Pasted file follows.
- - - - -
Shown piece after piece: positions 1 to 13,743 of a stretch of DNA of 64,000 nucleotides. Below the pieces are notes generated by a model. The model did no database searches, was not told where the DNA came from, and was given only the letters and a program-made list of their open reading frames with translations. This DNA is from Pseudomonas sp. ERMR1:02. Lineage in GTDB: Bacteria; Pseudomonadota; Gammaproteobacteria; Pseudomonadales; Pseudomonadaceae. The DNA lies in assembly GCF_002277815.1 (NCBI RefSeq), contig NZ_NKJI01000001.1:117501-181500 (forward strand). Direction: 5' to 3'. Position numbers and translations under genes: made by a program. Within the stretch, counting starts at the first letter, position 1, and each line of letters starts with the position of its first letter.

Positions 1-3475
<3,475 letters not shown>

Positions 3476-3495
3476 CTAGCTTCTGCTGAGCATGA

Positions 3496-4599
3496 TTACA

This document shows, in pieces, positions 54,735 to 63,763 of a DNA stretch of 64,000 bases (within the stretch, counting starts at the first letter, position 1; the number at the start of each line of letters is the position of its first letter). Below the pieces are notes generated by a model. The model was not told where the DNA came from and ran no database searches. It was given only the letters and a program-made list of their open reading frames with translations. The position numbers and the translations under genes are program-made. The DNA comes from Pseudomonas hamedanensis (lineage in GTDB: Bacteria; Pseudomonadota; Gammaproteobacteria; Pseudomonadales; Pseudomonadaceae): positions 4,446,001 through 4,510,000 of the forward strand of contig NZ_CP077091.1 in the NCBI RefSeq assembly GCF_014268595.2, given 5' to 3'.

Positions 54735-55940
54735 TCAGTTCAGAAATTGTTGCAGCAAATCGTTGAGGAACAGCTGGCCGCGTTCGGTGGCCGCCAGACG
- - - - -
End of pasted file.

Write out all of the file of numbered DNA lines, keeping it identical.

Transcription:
Shown piece after piece: positions 1 to 13,743 of a stretch of DNA of 64,000 nucleotides. Below the pieces are notes generated by a model. The model did no database searches, was not told where the DNA came from, and was given only the letters and a program-made list of their open reading frames with translations. This DNA is from Pseudomonas sp. ERMR1:02. Lineage in GTDB: Bacteria; Pseudomonadota; Gammaproteobacteria; Pseudomonadales; Pseudomonadaceae. The DNA lies in assembly GCF_002277815.1 (NCBI RefSeq), contig NZ_NKJI01000001.1:117501-181500 (forward strand). Direction: 5' to 3'. Position numbers and translations under genes: made by a program. Within the stretch, counting starts at the first letter, position 1, and each line of letters starts with the position of its first letter.

Positions 1-3475
<3,475 letters not shown>

Positions 3476-3495
3476 CTAGCTTCTGCTGAGCATGA

Positions 3496-4599
3496 TTACA

This document shows, in pieces, positions 54,735 to 63,763 of a DNA stretch of 64,000 bases (within the stretch, counting starts at the first letter, position 1; the number at the start of each line of letters is the position of its first letter). Below the pieces are notes generated by a model. The model was not told where the DNA came from and ran no database searches. It was given only the letters and a program-made list of their open reading frames with translations. The position numbers and the translations under genes are program-made. The DNA comes from Pseudomonas hamedanensis (lineage in GTDB: Bacteria; Pseudomonadota; Gammaproteobacteria; Pseudomonadales; Pseudomonadaceae): positions 4,446,001 through 4,510,000 of the forward strand of contig NZ_CP077091.1 in the NCBI RefSeq assembly GCF_014268595.2, given 5' to 3'.

Positions 54735-55940
54735 TCAGTTCAGAAATTGTTGCAGCAAATCGTTGAGGAACAGCTGGCCGCGTTCGGTGGCCGCCAGACG